Stefan Söldner-Rembold, Co-spokesperson for Fermilab’s Deep Underground Neutrino Experiment (DUNE), explores the groundbreaking discoveries that the experiment is set to enable.
The U.S. Department of Energy’s Fermi National Acceleratory Laboratory (Fermilab) is America’s particle physics and accelerator laboratory, working to answer pressing questions regarding matter, energy, space, and time. The Fermilab complex is currently undergoing a major upgrade, known as PIP-II, which will provide unmatched levels of accelerator power to enable a range of groundbreaking experiments.
Most prominently, the PIP-II enhancement will power the world’s most intense beam of high-energy neutrinos as part of the Deep Underground Neutrino Experiment (DUNE). As a large international collaboration of over 1,000 scientists from around the world, DUNE will seek to enhance our understanding of neutrinos, potentially solving some of the largest mysteries surrounding our Universe.
Comprised of state-of-the-art particle detectors, DUNE’s far detector will be the largest of its type ever built and will have the ability to record neutrino interactions with unmatched precision. DUNE will be installed in the Long-Baseline Neutrino Facility (LBNF) and will launch a beam of neutrinos through the Earth from Fermilab in Batavia across 800 miles to its target at the Sanford Underground Research Facility in South Dakota.
To learn more about DUNE and the groundbreaking discoveries that it could enable, The Innovation Platform spoke to Stefan Söldner-Rembold, DUNE Co-spokesperson.
Why is DUNE needed and what capabilities will it allow that has not been possible previously? Why is current understanding of the neutrino so limited?
Neutrinos have proven that they can illuminate unknown questions surrounding physics, beyond what is called the Standard Model of particle physics. Originally, an experiment conducted in the same mine where DUNE will be built observed fewer neutrinos leaving the Sun than what was expected. From this deficit, we unexpectedly learnt that neutrinos have mass. The mass of a neutrino is miniscule, however, and is much smaller than the mass of any other fundamental particle. This means that neutrinos have very peculiar and strange properties, and in some ways they behave and perform with greater similarity to photons.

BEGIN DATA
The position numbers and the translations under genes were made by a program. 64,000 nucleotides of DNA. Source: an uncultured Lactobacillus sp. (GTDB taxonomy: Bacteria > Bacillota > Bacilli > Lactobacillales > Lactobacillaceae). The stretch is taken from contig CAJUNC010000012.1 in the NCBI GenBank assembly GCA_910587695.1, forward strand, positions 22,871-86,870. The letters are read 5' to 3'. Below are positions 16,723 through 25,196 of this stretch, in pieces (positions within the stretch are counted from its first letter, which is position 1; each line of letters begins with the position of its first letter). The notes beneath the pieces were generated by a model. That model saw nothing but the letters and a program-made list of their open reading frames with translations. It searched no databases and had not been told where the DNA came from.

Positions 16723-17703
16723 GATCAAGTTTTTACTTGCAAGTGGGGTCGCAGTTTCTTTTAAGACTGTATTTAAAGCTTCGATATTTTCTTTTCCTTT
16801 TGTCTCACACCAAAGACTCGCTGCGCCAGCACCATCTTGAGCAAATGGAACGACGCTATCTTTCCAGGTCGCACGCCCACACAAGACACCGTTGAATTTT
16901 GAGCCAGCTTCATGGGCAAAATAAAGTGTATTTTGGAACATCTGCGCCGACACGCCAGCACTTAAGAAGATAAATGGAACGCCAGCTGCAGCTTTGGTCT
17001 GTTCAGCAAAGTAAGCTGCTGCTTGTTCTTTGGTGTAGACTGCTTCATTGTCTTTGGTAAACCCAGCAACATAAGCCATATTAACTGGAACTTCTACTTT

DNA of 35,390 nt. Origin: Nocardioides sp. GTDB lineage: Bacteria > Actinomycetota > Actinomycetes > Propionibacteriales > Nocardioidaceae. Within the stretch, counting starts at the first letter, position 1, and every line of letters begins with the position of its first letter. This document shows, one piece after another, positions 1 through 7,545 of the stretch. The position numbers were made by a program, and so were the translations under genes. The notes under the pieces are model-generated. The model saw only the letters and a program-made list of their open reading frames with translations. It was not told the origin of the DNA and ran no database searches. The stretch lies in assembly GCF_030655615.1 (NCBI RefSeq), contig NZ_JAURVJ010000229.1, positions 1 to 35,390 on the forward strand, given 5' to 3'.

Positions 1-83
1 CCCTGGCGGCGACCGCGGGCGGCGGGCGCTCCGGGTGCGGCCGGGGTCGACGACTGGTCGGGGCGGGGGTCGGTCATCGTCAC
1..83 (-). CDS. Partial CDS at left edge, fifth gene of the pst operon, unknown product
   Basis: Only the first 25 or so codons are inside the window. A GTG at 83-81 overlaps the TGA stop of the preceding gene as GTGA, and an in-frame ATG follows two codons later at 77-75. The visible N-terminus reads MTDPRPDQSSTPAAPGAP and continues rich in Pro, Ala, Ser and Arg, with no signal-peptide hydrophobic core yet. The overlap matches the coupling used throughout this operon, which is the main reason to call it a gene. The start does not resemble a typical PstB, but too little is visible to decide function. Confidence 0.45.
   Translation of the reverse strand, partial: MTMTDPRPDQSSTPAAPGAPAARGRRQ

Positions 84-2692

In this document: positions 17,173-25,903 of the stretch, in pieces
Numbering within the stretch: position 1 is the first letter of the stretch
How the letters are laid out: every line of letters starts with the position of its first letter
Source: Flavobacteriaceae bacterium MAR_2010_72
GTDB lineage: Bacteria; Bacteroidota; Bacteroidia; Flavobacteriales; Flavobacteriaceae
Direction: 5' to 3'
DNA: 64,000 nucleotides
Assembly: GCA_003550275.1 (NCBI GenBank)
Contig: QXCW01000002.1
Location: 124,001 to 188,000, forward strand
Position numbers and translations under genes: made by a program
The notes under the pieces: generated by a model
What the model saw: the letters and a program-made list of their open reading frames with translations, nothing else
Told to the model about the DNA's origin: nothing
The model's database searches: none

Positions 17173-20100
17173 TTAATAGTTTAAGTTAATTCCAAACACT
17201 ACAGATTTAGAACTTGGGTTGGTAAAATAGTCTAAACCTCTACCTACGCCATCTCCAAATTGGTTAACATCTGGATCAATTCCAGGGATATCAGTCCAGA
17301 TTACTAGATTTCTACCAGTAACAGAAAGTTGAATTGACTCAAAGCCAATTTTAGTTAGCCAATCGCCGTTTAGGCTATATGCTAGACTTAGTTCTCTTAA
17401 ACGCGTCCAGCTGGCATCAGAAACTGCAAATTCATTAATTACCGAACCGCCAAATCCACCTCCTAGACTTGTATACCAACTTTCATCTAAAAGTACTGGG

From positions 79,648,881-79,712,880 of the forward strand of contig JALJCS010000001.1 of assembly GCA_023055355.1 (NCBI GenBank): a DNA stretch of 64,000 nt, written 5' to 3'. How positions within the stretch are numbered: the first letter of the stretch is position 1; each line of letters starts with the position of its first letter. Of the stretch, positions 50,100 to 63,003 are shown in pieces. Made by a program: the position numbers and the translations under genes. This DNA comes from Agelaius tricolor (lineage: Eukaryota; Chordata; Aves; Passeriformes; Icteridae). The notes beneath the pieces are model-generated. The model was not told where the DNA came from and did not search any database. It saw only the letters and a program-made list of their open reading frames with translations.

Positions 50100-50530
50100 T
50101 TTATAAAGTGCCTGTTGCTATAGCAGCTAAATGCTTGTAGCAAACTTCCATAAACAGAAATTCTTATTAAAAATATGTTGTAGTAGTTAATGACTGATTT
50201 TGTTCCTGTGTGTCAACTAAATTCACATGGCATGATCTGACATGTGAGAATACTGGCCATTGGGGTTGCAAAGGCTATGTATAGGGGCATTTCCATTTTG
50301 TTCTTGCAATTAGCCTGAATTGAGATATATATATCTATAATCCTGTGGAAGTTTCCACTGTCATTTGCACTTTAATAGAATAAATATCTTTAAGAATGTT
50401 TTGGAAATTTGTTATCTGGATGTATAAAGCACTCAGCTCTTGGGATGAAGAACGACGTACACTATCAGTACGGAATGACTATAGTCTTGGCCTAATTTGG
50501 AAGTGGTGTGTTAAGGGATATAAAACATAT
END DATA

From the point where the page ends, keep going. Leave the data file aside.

One of the strange phenomena that neutrinos exhibit is known as neutrino oscillations. This means that a neutrino that travels through time and space can remarkably change its identity. We know that there are three different ‘flavours’ of neutrinos – electron neutrinos, tan neutrinos, and muon neutrinos – and they can change from one type of neutrino to another as they travel from the Sun to Earth.
Related to this is a particularly interesting phenomenon known as ‘CP violation’, which implies that neutrinos and antineutrinos do not behave in the same way. This is something that we have seen before for other particles of the Standard Model, but it has never been observed in neutrinos. This could potentially be the key to understanding why there is a matter-antimatter asymmetry in the Universe.
The matter asymmetry that we observe is obvious to us, as we are made of matter. We assume, however, that the original state of the Universe was symmetric in terms of matter and antimatter. Now, there needs to be an explanation as to why it appears that the visible Universe is made entirely out of matter, and neutrinos could be the answer to understanding this symmetry. DUNE can discover this effect and measure it precisely, significantly improving our understanding of how the Universe came to be and how it came to look like it does today.
One of the problems is that neutrinos do not do very much when they go through matter. Every second, 1012 neutrinos travel through our fingertip and it is not noticeable. In fact, a neutrino could go through a lightyear of lead without noticing it. To observe neutrinos in an experiment, there are three things that we must do.